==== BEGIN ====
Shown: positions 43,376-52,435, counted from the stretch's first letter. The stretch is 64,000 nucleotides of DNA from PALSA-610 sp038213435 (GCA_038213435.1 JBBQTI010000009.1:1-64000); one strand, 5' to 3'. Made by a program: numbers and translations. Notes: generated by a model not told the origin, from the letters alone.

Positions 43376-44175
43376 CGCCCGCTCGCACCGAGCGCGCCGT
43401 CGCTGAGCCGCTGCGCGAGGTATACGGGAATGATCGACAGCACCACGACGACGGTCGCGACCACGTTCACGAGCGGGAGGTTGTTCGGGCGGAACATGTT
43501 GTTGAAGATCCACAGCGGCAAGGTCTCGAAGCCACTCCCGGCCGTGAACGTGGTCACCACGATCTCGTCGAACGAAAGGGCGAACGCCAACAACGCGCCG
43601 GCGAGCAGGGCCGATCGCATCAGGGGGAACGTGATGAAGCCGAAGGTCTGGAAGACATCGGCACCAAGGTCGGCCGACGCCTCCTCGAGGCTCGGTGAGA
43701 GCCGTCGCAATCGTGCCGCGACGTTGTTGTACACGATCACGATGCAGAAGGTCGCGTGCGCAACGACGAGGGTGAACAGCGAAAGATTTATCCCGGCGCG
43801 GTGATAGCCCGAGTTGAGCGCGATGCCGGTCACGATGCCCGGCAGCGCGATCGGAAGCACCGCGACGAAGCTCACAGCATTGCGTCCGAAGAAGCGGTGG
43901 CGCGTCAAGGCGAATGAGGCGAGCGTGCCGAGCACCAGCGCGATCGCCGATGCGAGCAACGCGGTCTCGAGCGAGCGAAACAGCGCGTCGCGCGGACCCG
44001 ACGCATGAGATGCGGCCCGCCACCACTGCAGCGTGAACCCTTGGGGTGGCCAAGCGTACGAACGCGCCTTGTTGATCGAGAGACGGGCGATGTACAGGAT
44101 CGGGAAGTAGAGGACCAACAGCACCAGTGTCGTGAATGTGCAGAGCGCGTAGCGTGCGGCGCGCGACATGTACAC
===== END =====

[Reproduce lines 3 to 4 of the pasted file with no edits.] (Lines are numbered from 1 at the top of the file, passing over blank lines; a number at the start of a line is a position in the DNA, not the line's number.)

43376 CGCCCGCTCGCACCGAGCGCGCCGT
43401 CGCTGAGCCGCTGCGCGAGGTATACGGGAATGATCGACAGCACCACGACGACGGTCGCGACCACGTTCACGAGCGGGAGGTTGTTCGGGCGGAACATGTT